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KDI - Korea Development Institute

KDI - Korea Development Institute



KDI FOCUS Korea’s Middle Class: Current Status and Policy Challenges January 31, 2023


Korea’s Middle Class: Current Status and Policy Challenges

January 31, 2023
  • 프로필
    LEE, Youngwook
This video provides English subtitles. Click on the video to watch more conveniently.
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What do you think the middle class looks like?
KDI used economic indicators to look at the middle class in Korea.
Is the size of the middle class smaller or larger than before?

Check out the video! Author: Lee Young-wook, Fellow at KDI

▶Shortcut to the author's interview 02:51

#Middle class #income #poor #poverty #economy #polarization
|   Script   |
What do you think defines the middle class?
Owning a middle-class home, traveling abroad once or twice a year, or having a monthly income exceeding 2 million won?
There are no fixed criteria for defining the middle class, but we can get a sense of their trend based on various economic measures.
Statistics Korea defines the middle class as a population with an income between 50% and 150% of the median income.
According to this criteria, its proportion has experienced a modest increase over the past decade based on market income that encompasses both labor and capital income.
Then, based on disposable income, which excludes taxes from market income and adds welfare benefits, its proportion posted a marked increase.
Meanwhile, the proportion of both the poor with less than 50% of the median income and the upper income group with more than 150% of the median income has decreased.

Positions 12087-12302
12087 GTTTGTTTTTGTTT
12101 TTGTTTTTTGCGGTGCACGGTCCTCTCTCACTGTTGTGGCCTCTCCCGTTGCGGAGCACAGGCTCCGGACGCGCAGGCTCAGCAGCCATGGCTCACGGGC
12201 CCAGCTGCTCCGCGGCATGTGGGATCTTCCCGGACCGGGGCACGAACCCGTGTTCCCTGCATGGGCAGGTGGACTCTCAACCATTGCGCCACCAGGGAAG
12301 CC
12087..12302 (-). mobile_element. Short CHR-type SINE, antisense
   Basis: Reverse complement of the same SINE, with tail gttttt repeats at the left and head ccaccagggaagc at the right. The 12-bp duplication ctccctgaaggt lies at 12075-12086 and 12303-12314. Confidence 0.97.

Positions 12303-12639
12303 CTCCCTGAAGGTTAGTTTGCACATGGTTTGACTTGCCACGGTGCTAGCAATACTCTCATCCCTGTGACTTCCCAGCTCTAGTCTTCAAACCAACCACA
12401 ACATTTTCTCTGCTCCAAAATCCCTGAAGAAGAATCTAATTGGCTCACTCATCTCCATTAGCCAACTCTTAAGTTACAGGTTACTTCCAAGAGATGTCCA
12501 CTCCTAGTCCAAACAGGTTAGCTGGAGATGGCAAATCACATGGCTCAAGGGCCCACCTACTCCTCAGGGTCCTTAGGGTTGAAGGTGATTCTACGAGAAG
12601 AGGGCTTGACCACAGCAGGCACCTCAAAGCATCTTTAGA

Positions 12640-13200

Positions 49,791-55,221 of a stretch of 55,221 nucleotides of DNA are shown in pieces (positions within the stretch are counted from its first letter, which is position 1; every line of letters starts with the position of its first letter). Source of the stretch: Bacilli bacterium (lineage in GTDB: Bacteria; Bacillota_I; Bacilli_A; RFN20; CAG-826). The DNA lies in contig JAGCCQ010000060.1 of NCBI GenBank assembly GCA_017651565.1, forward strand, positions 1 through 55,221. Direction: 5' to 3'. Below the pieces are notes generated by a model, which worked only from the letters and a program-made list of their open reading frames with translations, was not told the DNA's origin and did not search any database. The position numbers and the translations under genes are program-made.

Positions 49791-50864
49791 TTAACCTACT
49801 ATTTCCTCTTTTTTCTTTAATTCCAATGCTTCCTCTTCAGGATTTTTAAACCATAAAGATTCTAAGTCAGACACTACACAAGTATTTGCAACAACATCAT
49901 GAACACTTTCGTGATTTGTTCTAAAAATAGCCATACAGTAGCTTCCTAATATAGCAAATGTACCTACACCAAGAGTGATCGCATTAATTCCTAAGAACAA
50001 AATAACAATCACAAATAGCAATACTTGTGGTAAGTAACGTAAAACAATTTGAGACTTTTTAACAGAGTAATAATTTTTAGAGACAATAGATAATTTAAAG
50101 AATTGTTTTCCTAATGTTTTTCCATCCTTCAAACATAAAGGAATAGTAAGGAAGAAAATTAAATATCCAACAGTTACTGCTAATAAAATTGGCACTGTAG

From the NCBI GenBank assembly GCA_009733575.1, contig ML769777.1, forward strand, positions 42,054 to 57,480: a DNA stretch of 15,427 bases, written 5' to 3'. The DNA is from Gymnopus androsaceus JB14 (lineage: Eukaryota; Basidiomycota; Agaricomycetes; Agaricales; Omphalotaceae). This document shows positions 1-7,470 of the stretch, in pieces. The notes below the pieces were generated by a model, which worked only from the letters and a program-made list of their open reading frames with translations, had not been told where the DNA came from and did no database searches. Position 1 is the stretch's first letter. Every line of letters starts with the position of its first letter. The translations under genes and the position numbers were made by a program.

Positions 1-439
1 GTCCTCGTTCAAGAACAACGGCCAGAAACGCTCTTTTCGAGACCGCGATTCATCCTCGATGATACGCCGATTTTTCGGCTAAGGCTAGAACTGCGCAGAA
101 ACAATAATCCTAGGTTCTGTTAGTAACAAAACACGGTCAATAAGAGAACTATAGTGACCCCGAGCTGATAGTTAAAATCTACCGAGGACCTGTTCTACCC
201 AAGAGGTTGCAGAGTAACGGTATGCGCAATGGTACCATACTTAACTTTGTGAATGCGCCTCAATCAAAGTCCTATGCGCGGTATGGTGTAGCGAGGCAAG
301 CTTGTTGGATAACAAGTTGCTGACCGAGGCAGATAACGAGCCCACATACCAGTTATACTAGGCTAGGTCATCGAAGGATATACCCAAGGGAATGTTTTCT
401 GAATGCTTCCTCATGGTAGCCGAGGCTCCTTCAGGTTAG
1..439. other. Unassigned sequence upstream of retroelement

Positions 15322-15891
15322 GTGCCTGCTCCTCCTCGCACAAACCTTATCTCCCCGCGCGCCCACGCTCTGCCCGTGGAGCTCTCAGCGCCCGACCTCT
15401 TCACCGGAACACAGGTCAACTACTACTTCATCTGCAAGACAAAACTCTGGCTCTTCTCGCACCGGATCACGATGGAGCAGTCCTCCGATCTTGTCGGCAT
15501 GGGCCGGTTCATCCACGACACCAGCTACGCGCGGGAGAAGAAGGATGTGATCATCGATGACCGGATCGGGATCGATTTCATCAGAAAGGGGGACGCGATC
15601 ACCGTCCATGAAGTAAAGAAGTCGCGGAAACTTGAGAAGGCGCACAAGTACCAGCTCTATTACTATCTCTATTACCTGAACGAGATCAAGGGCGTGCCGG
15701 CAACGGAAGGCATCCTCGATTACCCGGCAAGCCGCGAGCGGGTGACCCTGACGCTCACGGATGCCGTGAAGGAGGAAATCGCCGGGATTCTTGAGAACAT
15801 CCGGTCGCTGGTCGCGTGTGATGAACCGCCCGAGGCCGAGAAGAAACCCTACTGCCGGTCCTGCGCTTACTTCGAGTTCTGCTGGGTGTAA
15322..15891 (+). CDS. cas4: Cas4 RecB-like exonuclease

Let’s use another criteria. Those in the middle 60 percent of all incomes can be considered the middle class. We tracked their income share as a measure of their income power.
Similar to previous findings, the middle class had a larger growth in their share of income based on disposable income, rather than market income.
This income increase is favorable relative to other countries.
In short, the middle class showed a rapid increase in their proportion and income share based on what's left after paying taxes.
This suggests that the government's expansion of income support has had a significant impact.
Then, how has the public's view of the middle class shifted?
Statistics Korea released a survey revealing a steady increase in the percentage of people who consider themselves as middle class, now standing at a staggering 60% as of 2021.
However, more concerning finding was about public perception about class mobility, not class identification.
Fewer people believe that their efforts will result in upward mobility in socioeconomic status over the past decade.
Furthermore, there is a marked decrease in optimism towards the future prospects of the next generation.

Looking at the state of class mobility and income mobility in Korea, income mobility has been continuously decreasing since 2011.
It suggests that
it is increasingly difficult for people to move up the socioeconomic ladder.

What factors have contributed to the movement from the middle class to poverty or from poverty to the middle class?
The analysis indicates that households wih more working members or an increase in incomes of the household head are more likely to experience upward mobility in terms of socioeconomic status.
Conversely, if there are fewer workers in the household or the household head’s income decreases, the chances of falling into poverty have increased.